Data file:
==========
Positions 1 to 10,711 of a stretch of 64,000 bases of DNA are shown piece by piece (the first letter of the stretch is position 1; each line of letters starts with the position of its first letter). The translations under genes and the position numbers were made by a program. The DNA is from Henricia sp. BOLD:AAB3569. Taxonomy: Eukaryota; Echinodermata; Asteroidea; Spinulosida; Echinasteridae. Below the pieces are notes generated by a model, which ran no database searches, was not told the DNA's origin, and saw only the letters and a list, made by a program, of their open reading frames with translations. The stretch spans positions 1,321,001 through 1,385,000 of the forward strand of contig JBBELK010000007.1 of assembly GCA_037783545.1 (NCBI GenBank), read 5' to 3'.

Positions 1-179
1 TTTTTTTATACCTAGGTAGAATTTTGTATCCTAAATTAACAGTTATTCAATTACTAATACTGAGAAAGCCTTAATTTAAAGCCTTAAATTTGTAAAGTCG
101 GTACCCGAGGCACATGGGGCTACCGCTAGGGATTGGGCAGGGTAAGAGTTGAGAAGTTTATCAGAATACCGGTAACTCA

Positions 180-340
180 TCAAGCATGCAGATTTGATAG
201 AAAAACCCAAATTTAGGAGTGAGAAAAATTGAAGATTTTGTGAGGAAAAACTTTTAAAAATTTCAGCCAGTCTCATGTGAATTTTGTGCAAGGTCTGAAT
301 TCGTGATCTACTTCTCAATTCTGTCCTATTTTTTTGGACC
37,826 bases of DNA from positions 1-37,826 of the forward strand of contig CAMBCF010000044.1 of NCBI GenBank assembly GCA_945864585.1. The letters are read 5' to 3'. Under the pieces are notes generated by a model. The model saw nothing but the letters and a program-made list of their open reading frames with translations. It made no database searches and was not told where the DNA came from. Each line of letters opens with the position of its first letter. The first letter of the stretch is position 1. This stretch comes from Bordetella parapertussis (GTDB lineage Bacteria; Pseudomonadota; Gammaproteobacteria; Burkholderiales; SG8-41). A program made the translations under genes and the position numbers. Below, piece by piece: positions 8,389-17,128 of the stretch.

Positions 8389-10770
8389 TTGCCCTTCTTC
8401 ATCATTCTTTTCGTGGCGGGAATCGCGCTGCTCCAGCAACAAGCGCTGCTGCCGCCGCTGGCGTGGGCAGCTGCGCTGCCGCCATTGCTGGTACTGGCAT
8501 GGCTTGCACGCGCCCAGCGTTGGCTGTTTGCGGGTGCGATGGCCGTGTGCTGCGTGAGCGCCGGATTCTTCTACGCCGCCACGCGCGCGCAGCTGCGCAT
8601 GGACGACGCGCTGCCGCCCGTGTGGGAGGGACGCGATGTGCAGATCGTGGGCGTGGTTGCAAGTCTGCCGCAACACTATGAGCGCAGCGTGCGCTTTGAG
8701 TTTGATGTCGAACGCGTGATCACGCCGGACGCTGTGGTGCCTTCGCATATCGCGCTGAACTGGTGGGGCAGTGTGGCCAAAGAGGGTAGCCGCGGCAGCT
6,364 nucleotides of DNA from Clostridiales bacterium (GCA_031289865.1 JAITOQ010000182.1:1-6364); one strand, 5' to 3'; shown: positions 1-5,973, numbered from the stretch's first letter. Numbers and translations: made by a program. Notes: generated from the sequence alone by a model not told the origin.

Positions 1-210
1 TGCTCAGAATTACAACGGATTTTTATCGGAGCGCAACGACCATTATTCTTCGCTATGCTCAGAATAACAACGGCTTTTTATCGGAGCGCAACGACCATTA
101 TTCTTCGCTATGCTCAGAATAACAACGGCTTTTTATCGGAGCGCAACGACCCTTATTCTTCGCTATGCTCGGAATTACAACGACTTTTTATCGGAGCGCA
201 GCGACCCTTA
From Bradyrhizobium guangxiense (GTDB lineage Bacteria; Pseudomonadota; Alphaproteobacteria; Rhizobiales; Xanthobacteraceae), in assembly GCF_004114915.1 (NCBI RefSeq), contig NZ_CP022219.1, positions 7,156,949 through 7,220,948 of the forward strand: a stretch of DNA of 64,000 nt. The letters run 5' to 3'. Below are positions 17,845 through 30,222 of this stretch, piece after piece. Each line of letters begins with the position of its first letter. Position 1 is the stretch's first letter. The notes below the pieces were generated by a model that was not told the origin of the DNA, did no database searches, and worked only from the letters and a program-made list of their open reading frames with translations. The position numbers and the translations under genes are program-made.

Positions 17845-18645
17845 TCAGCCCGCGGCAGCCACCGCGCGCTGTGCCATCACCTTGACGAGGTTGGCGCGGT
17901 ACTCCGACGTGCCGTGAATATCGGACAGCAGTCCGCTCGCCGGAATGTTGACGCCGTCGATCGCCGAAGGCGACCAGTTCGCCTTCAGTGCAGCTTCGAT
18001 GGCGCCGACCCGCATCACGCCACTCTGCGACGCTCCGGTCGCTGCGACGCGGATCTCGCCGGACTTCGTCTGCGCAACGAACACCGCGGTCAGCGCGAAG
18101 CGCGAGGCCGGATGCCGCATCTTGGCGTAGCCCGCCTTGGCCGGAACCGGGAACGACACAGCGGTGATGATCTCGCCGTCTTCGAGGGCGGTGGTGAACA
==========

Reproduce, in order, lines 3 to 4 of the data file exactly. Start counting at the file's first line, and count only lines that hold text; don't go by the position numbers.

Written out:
1 TTTTTTTATACCTAGGTAGAATTTTGTATCCTAAATTAACAGTTATTCAATTACTAATACTGAGAAAGCCTTAATTTAAAGCCTTAAATTTGTAAAGTCG
101 GTACCCGAGGCACATGGGGCTACCGCTAGGGATTGGGCAGGGTAAGAGTTGAGAAGTTTATCAGAATACCGGTAACTCA